Surfing America – the recognized national governing body for the sport in the US – announced Wednesday, March 12, at a press conference that the National Scholastic Surfing Association (NSSA) is no longer a member of its organization, making athletes who only compete in NSSA events ineligible for the USA Championships in 2009 and the USA Surf Team effective for the 2008-09 season after this August.
Because NSSA pulled out of membership responsibilities half way through the 2007-08 season, it’s athletes will still be allowed to compete in the USA Championship event this year, on an invitational basis only, according to Mike Gerard, Surfing America executive director, and Scott Daley, the organization’s president, who both spoke at the Surfing Heritage Foundation conference.
“Yes, the NSSA left, but this is not a bashing session,” Gerard said. “We want to discuss how to further expand the program and have more success. We’re in the process of raising the bar.”
New membership criteria adopted at an October 2007 Surfing America meeting includes paying organization fees of $750 plus $39 individual member fees, using a full panel of certified judges at all championship events held in 2009 and beyond, and including the Surfing America logo on their Web sites as well as Surfing America boilerplate information on all printed materials, according to the official document provided at the conference.
Janice Aragon, NSSA’s executive director, said NSSA’s board disagreed with several of the new provisions, especially the requirement that individual members of organizations must pay additional fees and must become a part of Surfing America.
“The NSSA believed that its members should have had the choice to join Surfing America, but not be required [to do so] in order to become a member of NSSA,” Aragon said in an email, as she traveled with the NSSA team to Florida for the East Coast Championships. “The board deemed that this should be the choice of each individual separately. In addition, a large majority of the NSSA membership does not participate in the surfing America program and the board felt it wasn’t fair to mandate any additional costs to the membership without it being their choice.”
The NSSA will continue to uphold its standards within the surfing community, providing structured surfing events for student surfers of all ages, Aragon said, stating that the mandated age categories within Surfing America’s new provisions were also a source of contention with the NSSA.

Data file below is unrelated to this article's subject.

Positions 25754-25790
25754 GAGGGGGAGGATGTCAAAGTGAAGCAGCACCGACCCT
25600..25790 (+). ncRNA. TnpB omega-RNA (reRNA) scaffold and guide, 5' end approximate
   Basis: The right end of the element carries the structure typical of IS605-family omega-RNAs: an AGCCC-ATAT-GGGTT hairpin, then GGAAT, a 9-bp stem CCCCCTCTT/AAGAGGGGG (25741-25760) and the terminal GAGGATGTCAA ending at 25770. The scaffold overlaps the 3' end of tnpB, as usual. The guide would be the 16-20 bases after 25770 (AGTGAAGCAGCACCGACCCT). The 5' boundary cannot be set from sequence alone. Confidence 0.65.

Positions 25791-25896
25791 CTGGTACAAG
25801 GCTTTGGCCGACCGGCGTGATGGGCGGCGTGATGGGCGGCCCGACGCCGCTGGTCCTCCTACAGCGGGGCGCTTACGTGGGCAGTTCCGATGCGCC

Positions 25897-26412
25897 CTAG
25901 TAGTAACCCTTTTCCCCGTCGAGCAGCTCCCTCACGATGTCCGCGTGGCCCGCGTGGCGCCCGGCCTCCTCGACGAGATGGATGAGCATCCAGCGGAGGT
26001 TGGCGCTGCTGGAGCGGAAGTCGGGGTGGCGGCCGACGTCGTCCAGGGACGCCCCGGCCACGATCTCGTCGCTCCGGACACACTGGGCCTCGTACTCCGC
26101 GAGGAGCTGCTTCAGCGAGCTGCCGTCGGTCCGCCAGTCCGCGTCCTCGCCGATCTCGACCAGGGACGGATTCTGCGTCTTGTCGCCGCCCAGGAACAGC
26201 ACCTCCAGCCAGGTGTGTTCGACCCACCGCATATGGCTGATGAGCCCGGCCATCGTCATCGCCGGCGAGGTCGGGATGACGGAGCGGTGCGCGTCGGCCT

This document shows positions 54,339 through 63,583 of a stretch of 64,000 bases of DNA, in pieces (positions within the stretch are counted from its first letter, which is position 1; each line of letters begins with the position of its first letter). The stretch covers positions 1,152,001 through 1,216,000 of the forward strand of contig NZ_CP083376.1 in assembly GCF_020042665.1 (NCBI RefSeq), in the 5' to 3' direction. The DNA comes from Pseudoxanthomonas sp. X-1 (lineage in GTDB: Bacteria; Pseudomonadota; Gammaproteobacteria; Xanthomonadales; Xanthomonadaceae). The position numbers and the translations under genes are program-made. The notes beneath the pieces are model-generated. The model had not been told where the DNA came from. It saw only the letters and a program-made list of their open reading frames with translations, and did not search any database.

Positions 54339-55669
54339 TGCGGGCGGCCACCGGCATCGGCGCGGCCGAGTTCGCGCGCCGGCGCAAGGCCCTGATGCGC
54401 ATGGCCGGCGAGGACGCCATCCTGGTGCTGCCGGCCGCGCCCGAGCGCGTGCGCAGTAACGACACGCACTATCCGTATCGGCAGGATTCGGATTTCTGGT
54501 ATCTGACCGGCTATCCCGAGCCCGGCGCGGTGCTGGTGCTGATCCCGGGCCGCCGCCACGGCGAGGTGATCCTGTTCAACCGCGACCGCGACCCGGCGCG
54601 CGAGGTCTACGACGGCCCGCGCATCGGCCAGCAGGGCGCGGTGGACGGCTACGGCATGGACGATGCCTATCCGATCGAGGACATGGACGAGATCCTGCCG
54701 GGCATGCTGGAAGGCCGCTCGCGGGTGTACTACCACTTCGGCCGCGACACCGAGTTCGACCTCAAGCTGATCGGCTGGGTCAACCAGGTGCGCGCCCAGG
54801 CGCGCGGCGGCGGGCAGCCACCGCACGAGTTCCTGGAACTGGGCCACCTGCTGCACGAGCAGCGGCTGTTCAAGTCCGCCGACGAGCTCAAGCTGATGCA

According to several members of the press, many parents and young surfers are concerned that, due to NSSA’s withdrawal, they may lose the chance to compete in the USA Championships in the future. USA Surf Team coach Joey Buran, also on hand at the conference, assured media that the best athletes were already on the team and that Surfing America would continue to seek out new talent and encourage participation in the programs.
Surfing America also announced the creation of a new invitation-only “prime events” series for 2009, which will act as a pilot program on the West Coast under the Western Surfing Association – contests that will focus on four-man instead of six-man heats and use computer scoring and certified judges only.
The changes will be made in an effort to prepare the organization for recognition by the US Olympic Committee and ultimately gain admittance into the International Olympic Committee-governed Pan Am Games – a goal that Surfing America feels it could accomplish within two years, according to Gerard. The organization’s athletes are gearing up to participate in the Pan American Junior Surfing Championships this November in Venezuela.
“We are in negotiations with the US Olympic Committee and we are actually working with the author of the Ted Stevens Olympic Act to meet qualifications,” Gerard said. “We want to make it more organized and we’re trying to be inclusive and make it work all together.”